Knowledge that Matters

We’ve had a lot of discussion here about the relationship between anthropology and the war-on-terror (mostly by Oneman: see here, here, here, and here). I think a lot of the discussion misses the mark. Aside from important issues about how such work would affect the ability of anthropologists to do their work in the first place, the issue that really concerns me is whether or not the context exists in which anthropological knowledge could matter to government agencies?

The Washington Post recently ran an article in which they quoted FBI officials to the effect that they didn’t need to have top level operatives with knowledge of Arabic in order to effectively do their job:

In a recent deposition filed in an employee lawsuit, a senior FBI official testified that the bureau’s two International Terrorism Operations Sections (ITOS) do not require any agents to know Arabic, even though the sections coordinate all foreign terrorism investigations. Only four agents in ITOS have any familiarity with Arabic, and none of them are ranked above elementary proficiency, documents show.

And just this week the New York Times ran an editorial about how few leading officials in the war-on-terror are unable to articulate the most basic differences between Sunnis and Shiites:

But so far, most American officials I’ve interviewed don’t have a clue. That includes not just intelligence and law enforcement officials, but also members of Congress who have important roles overseeing our spy agencies. How can they do their jobs without knowing the basics?

If it could be done without hurting the trust necessary between anthropologists and their informants/collaborators (an admittedly big “if”), I don’t really have anything against anthropologists working for the government; however, I’m very skeptical about the ability of government to make use of anthropological knowledge. I don’t think this is because these officials are stupid, many are quite sharp, but because they work in an administrative culture in which knowledge about the rest of the world simply doesn’t matter.

3 thoughts on “Knowledge that Matters

  1. My two cents on this:
    Most of the writing I have seen on anthropology and ‘The War on Terror’ has been pretty similar to the bulk of writing on anthropology and the Cold War. Simply put, people are asking how these kinds of government, er, programs constrain the basic conditions of doing anthropology. And this is asked in terms of direct, demonstrable institutional complicities. In other words, ‘identify collaborators.’ (I’m not going to get into the question of who uses this rhetoric, for reasons that ought to be obvious.)

    I guess I am trained to think that any project in anthropology should do the first thing, and to ask, in an anthropological kind of way, what kind of broader work the second process is doing. So the question you raise, tacitly, is much more interesting: -can- we say anything to an intelligence agency in a matter that they will understand? John Dower has that Ruth Benedict’s involvement with the OWI basically didn’t translate into any kind of concrete policies on the part the occupation: the intelligence people were completely confused by her analysis and started to consult with cognitive psychologists, who spoke a language they could understand and, er, implement. But the myth that Benedict saved Kyoto/The Emperor, whatever, is very widespread in Japan and in the US: nobody thinks much about the psychologists.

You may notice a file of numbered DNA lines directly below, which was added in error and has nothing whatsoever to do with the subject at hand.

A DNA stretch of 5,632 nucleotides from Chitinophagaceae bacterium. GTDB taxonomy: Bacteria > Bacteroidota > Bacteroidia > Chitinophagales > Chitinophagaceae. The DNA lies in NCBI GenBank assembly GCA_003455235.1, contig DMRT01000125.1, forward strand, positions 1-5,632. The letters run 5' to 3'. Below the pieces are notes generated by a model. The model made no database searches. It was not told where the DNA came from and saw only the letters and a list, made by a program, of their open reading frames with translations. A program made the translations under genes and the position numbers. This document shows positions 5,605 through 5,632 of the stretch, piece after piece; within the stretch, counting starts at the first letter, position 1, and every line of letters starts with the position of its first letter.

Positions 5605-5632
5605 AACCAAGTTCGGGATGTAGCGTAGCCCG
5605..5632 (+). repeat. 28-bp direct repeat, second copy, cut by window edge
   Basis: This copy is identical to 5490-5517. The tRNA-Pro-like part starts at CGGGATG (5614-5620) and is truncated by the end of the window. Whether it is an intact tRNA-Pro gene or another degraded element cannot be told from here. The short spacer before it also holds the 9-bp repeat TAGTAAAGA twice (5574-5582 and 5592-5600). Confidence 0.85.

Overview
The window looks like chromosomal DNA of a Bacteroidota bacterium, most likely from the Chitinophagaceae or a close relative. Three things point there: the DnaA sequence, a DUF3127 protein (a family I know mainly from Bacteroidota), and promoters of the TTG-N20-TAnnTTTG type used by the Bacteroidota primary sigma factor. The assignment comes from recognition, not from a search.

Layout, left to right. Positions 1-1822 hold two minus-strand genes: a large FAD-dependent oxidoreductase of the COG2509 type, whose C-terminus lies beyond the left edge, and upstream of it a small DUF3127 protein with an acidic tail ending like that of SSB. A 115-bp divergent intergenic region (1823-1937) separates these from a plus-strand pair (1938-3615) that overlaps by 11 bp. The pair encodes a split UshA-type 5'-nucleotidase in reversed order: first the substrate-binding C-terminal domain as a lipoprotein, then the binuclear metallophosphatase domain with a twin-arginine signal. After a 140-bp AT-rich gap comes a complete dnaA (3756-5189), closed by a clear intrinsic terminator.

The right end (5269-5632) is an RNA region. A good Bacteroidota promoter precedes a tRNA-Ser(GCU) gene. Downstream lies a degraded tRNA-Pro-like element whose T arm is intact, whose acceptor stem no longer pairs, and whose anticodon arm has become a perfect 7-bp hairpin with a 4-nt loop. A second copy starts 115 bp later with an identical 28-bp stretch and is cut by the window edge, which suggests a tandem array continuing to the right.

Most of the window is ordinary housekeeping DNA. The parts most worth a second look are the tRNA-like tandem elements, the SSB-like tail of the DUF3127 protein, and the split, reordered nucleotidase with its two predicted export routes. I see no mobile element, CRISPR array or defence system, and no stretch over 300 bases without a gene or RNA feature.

I guess my point is that foregrounding the imaginary component of the ‘War on Terror’ isn’t any less urgent of a task.

  2. Kerim, this is pretty much one of my big points, too — it’s why I keep harping on control over anthropological information. WHile I’m not fool (nor fascist) enough to think that anthropologists could (or should) live in a world where every scrap of anthropological data was vetted by anthros before being applied to real-world situations, I don’t see the purpose (or the moral value) of purposely putting ourselves in situations in which our data may well be ignored, distorted, or used to cause direct harm to the people we study. Working for the government (and to some degree, private corporations, though few of them have direct access to military/police power, or to national/international policy, as state actors do) means *automatically* subordinating anthropological imperatives to administrative ones — and while sometimes these imperatives might align for a moment or two, the alignment of the anthropological and the administrational is outside the anthro’s sphere of control.

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